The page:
On September 11, 2001, the world gasped in dismay as the Twin Towers of the World Trade Center in Lower Manhattan crumpled to the ground one after the other in an agony of rending metal and billowing asbestos dust, flying glass and a ghastly confetti of thenceforth and forever futile business and financial documents.
2606 people perished at the Towers on that day; thousands were injured and later fell ill, and scores have passed away since, victims of the toxic dust, the traumas, and, for some, simply of broken hearts.
And even with the defiant, proud reconstruction of One World Trade, the New York City skyline still bears an empty space in silent and grieving testimony to the day on which so much was so brutally ripped away from so many.
At the Pentagon, Flight 77 rocketed into the heart of America’s bastion of strategic defense, killed 184 innocent people and left the country shockingly aware of its vulnerability.
In a field near the little town of Shanksville, Pennsylvania, a monument has been erected to the 40 selfless passengers and crew of United Airlines Flight 93 who committed to vivid personification of John 15:13* when they decided of one mind to overcome the hijackers, thus avoiding an even greater massacre, though it cost all of them their lives.
And the world poured out its support on a grieving, traumatized America, and the best nature of humanity stood strong to defy the worst nature of humanity, to comfort and heal the wounded and the families and make sure love and hope triumphed.
Almost two decades later, how far have we really come, from there?
Are we better women and men, better Americans, better citizens of the world, better caretakers of our children’s health and future; are we more understanding of the impacts of our own decisions on others; are we better Christians or Hindus or Jews or Muslims or Buddhists or whatever faith you may or may not adhere to?
Are we better human beings?
Are we genuinely honoring the memory of these victims, and indeed all victims of hatred and racism and xenophobia before and since, by building not walls to divide us, but a solid and common foundation of consistent, mutual support, and by raising the necessary structures for a more just, more caring, more respectful, more equitable country and world?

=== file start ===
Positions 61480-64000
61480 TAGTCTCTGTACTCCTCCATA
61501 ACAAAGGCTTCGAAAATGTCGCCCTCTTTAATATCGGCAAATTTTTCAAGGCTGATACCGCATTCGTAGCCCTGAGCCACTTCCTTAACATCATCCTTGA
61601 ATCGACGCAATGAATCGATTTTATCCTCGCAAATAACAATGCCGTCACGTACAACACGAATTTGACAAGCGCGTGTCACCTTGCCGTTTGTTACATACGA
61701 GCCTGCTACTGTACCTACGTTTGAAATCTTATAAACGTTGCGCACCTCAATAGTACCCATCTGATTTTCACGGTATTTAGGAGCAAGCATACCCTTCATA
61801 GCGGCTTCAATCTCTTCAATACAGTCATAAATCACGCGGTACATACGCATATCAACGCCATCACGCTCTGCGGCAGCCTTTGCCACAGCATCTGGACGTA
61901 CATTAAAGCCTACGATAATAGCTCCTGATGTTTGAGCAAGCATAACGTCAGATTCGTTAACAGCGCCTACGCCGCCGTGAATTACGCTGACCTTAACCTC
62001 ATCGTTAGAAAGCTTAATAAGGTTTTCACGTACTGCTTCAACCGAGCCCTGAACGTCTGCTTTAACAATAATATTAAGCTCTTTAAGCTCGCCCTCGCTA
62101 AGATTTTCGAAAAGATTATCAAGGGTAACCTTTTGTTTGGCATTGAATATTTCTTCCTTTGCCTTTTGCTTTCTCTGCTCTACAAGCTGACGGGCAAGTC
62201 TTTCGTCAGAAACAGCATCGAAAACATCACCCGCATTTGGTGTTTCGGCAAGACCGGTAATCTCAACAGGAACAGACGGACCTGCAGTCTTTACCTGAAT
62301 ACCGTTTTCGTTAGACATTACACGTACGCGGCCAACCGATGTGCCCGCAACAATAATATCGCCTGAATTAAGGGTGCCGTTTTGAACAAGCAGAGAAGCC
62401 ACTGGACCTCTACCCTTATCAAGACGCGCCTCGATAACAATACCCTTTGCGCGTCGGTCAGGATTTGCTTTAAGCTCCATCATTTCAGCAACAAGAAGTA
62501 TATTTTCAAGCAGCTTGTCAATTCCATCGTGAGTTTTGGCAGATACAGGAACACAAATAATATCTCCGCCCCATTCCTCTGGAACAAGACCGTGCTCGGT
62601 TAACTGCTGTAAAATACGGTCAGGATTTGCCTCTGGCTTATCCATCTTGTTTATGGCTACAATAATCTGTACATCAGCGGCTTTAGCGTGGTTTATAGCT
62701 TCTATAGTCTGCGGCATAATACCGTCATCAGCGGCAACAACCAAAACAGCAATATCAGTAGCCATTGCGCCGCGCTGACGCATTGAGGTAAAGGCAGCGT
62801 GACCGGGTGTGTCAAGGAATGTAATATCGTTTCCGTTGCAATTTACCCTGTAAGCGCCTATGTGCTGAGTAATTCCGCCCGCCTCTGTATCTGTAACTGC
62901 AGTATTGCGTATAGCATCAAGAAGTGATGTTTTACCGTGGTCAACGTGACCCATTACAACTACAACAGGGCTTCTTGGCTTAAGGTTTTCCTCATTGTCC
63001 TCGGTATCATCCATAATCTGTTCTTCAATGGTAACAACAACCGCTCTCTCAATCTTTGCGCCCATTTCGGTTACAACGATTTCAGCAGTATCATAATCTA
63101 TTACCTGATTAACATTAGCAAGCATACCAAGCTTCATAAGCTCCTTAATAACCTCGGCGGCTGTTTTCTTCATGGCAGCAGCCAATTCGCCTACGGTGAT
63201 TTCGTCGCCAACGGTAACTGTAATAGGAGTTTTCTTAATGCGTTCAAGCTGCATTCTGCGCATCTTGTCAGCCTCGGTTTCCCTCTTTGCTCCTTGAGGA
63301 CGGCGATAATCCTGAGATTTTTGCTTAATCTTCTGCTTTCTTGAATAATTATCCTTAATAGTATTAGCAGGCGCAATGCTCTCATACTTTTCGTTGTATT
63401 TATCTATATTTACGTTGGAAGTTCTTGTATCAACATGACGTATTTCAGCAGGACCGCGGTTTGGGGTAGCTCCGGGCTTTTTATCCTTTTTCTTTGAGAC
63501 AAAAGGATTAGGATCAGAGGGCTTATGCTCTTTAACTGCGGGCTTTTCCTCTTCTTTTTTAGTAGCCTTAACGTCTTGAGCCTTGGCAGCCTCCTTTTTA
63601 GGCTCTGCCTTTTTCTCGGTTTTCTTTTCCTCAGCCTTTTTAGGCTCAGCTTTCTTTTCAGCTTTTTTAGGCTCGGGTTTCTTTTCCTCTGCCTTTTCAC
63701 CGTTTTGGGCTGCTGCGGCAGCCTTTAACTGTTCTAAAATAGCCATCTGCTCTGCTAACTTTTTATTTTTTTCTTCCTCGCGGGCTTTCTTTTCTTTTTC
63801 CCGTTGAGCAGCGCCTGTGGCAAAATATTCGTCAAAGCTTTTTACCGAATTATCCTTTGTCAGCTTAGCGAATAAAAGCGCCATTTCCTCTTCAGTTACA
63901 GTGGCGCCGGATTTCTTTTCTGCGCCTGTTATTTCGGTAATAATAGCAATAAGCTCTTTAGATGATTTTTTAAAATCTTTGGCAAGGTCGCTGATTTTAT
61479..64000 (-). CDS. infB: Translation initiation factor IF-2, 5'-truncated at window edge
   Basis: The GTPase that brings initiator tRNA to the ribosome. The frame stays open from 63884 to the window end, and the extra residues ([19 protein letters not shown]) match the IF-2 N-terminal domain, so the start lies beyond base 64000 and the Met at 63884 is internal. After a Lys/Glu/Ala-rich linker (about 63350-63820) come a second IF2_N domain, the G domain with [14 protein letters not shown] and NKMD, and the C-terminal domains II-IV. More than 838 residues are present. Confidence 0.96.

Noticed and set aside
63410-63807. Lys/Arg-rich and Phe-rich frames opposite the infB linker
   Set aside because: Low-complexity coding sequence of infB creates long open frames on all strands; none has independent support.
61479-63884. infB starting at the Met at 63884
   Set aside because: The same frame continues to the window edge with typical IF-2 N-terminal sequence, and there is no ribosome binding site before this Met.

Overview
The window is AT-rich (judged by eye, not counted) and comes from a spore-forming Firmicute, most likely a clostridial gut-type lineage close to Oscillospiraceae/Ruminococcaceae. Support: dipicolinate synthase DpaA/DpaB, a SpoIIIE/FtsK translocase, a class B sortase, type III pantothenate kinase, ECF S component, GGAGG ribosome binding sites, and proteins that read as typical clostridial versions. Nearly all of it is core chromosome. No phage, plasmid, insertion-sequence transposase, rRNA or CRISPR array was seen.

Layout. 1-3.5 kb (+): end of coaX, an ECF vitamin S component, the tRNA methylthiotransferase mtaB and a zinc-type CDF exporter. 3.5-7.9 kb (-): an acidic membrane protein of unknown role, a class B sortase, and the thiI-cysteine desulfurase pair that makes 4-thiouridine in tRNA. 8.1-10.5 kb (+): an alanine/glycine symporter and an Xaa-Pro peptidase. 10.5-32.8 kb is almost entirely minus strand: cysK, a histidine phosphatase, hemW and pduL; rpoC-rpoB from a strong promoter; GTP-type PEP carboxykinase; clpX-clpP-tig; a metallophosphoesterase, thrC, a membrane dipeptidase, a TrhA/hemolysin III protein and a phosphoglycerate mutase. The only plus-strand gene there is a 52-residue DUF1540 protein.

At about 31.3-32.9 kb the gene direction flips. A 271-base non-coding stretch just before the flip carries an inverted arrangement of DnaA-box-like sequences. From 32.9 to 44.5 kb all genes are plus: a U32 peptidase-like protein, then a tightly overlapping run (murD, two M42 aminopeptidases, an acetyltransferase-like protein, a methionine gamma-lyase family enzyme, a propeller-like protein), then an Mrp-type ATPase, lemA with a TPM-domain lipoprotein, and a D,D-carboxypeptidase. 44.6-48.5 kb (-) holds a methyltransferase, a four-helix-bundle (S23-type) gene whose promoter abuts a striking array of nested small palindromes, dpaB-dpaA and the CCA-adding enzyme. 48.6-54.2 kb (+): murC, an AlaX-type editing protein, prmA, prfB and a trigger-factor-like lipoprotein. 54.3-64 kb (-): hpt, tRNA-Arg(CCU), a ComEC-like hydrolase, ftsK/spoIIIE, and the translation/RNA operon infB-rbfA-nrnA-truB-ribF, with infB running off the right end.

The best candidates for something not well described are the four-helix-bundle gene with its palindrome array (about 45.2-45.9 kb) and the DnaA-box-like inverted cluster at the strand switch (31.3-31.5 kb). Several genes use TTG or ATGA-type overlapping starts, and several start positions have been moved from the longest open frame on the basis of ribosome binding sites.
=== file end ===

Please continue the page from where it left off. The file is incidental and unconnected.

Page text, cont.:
I was raised a Christian and still am one, but my in my travels around the world I have been blessed to have been welcomed by and to visit or live among and become familiar with people of many other cultures and faiths, which blessing I believe has helped me to refine my own convictions and faith and understand them more clearly, the better to be their instrument. In the end a person practices his or her beliefs in the way they feel closest to the Higher Power and that’s perfectly fine as long as we acknowledge our similarities with others and respect their faiths that they feel suit them. Because in those travels I came to understand that all forms of spirituality are based on the same teachings of “Love your neighbor; treat others as you want them to treat you.”**
Yet, in the years since 9/11/2001, it increasingly seems that rather than applying the discipline and moral fortitude required to show power in compassion, empathy and love in order to prevent such tragedies and promote these teachings as well as to carry out the commands to assist and care for those less fortunate and seek true justice for those who would do us harm, there is a fast-growing trend of taking the much easier path of anger, hurtfulness, divisiveness, closed-mindedness, self-righteous judgement and criticism, and most of all, shameless self-service.
Striving to live and serve in kindness and empathy, love and compassion takes work and prayer, every single day – but the results are worth it all around.
I don’t think those who perished in the attacks on this day 17 years ago wanted their deaths to be followed by anger and division and hate. I believe we will be honoring them far more if the thoughtless anger, needless hatefulness, egotistic attitudes and xenophobic actions are set aside to enable a real and collective search for the real solutions which our society so badly needs.
We are always stronger in kindness.
Tene memorias illorum qui cesserunt
Benedicat tibi Dominus et custodiat te